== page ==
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40K Tough Love: Too Many Beta Rules Is Bad For The Game

6 Minute Read
Apr 02

Let’s chat about the danger of too having too many beta rules.

Among the many new features that 8th Edition introduced to 40K is the idea of Beta rules. As far as I know, no prior edition has had a similar concept, or at least if they have they haven’t been used on this scale. While beta rules, in theory, are favorable for the game, they can, when used in excess became a determent to the game. Let’s talk about why.

What Are Beta Rules?

Beta rules are essentially test rules. The idea is that GW can put out a rule they’d like to introduce into the game and allow players to do essentially an open play test. GW can then take the feed back on the rules they’ve received, and either make them permanent or adjust the rule as needed. So far they’ve used beta rules to test out a huge verity of rule types, from rules that only effect certain factions, like the Beta Bolter Rules, to rules that effect the whole game, like the Tactical Restraint Rule, to an entire Codex with Sisters of Battle.

In February’s White Dwarf designer Robin Cruddace talked in detail about their philosophy behind Beta rules. On the surface it does seem like a good idea, you can preview new rules or changes and get feed back. You can also implement new changes, like the Bolter Rule, without having to wait for the release of a new Codex or rule book. In the article Cruddace talks about how GW can roll out new beta rules. He discusses that they’ve been able to put out beta rules in Chapter Approved and the two BIG FAQs, three times a year in essence. However, he also adds that they’ve now decided they can roll out beta rules in White Dwarf and does so right away with the Bolter Rule. So whats the issue here, and why is this potentially a bad thing?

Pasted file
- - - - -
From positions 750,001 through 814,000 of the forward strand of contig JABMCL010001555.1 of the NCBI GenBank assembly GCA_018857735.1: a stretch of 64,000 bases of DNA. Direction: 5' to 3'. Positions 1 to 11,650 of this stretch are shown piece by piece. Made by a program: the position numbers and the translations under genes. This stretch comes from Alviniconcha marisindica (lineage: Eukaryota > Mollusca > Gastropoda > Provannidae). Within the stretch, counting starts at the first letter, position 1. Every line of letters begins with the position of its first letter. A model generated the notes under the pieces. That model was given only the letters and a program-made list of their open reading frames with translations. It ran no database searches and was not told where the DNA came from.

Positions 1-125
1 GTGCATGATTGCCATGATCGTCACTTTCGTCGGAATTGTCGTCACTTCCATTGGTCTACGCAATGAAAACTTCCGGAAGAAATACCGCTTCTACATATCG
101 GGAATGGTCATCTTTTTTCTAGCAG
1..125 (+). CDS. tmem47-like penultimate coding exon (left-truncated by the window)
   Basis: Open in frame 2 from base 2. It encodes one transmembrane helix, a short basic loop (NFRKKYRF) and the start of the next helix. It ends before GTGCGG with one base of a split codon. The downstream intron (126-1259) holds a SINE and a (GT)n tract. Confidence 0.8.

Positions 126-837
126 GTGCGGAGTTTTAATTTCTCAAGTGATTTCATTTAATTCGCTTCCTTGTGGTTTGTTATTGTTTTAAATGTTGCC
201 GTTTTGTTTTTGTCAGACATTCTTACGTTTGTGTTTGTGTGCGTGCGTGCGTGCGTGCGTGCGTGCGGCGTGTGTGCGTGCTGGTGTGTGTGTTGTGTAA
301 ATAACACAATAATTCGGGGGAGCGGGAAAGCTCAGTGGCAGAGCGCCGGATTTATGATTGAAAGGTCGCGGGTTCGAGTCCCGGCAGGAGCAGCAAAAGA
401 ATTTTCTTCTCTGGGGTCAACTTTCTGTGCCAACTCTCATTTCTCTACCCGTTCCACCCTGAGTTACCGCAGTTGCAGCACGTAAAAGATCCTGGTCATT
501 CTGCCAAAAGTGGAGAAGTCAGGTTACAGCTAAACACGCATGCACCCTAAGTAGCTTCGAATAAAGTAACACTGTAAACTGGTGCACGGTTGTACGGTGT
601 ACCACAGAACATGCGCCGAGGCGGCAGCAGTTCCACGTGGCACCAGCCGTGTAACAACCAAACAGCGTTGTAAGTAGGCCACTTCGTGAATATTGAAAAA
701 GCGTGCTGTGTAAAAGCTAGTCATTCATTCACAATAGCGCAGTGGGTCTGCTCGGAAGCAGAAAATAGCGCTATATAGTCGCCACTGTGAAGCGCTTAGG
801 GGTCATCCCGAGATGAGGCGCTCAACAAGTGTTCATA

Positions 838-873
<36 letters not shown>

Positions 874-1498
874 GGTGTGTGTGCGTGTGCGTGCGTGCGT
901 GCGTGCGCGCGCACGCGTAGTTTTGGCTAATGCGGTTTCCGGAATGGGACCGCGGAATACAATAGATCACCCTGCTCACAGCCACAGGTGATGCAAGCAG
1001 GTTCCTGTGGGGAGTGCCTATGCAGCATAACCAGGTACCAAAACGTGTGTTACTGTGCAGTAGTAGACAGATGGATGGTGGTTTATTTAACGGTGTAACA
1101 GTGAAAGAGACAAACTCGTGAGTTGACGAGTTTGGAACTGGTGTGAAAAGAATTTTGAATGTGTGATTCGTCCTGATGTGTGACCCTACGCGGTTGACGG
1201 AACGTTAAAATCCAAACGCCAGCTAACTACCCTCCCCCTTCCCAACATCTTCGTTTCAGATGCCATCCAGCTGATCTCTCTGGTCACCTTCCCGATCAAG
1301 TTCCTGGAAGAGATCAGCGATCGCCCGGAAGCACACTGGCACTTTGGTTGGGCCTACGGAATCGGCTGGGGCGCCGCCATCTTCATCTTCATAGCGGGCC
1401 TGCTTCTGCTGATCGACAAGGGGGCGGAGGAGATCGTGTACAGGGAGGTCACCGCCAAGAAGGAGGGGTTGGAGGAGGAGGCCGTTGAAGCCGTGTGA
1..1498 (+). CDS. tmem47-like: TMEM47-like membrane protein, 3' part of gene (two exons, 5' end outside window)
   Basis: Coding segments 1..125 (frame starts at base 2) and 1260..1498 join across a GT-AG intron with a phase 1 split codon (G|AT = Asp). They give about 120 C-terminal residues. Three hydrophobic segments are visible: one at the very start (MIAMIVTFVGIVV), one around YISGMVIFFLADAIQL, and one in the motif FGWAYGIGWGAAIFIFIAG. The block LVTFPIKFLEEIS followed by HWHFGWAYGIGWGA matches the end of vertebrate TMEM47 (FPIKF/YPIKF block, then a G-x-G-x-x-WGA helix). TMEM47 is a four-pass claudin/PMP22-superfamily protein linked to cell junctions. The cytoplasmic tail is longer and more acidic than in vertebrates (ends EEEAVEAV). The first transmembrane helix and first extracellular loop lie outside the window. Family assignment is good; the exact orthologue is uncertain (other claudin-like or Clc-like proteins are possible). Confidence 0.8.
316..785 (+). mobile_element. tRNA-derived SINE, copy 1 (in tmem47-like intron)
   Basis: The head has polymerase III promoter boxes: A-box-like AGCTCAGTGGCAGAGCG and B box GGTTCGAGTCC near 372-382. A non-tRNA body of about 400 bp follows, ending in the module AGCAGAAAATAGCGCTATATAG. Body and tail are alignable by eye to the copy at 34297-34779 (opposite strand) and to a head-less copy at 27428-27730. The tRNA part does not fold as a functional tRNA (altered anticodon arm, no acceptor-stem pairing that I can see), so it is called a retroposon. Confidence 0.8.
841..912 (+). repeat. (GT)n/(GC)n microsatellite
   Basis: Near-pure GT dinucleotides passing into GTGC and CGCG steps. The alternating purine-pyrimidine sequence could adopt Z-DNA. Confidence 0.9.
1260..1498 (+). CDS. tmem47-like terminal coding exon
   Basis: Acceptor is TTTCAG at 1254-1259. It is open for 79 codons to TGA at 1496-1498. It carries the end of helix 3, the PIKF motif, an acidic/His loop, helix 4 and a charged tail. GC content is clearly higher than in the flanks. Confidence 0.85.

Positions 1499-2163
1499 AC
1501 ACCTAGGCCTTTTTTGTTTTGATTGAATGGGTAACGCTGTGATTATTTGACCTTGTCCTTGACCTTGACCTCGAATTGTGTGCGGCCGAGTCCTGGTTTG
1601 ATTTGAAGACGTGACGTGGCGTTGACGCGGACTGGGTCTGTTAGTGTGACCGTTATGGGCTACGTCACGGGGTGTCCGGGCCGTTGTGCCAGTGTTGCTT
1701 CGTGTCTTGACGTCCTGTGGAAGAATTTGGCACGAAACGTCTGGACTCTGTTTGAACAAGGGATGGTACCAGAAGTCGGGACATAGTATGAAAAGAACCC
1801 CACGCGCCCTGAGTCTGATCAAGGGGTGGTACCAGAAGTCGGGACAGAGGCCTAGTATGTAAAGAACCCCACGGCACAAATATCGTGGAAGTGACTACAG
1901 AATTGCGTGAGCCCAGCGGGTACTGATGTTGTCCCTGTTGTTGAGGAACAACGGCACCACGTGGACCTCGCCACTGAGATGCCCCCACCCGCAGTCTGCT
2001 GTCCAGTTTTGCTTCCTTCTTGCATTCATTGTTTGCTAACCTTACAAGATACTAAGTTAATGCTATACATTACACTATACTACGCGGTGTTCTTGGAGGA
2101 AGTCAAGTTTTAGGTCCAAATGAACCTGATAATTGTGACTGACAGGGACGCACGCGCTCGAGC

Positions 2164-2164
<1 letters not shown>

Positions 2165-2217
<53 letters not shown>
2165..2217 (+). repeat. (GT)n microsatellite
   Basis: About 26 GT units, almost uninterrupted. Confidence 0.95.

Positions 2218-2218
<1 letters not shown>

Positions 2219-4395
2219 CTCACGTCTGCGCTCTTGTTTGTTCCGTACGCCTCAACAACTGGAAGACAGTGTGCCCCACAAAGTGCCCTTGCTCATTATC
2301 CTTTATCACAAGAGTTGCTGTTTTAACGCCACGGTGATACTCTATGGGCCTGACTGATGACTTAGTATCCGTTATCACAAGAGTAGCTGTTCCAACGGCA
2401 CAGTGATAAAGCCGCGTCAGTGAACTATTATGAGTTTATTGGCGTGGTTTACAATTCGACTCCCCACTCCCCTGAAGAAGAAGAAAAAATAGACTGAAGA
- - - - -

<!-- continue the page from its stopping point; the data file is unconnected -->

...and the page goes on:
Using Beta Rules Is The Standard

First lets address who is using the Beta rules. The answer is everyone is using them. Most major tournaments use the available Beta rules, Adepticon, for instance, used all the beta rules, in including Bolter Discipline. With effectively all events, big and small, using the Beta rules, they have become the standard for most games. While I obviously can’t speak to every casual game, I would say the vast majority of games use the beta rules. Rather than being used in some games to test out new rules, playing with them has become the standard. They affect pretty much every player.

A Confusion Situation


Because Beta rules are the standard, it effectively means that the rules are changing every time a beta rule is introduced or modified. Take Deep Striking/ Infiltrating. Those rules were changed in the First BIG FAQ, and then Again in the 2nd Big FAQ with Tactical Reserves. It’s like the upcoming BIG FAQ will either confirm the current rule or introduce another tweak. The take away here is that the rule, which has a significant impact on the game, has gone through three versions in less than two years. For players that kind of change can be confusing — especially players who don’t play very often. While 40K players are on the whole a smart bunch, the more versions of a rule they learn the more room there is for confusion and error.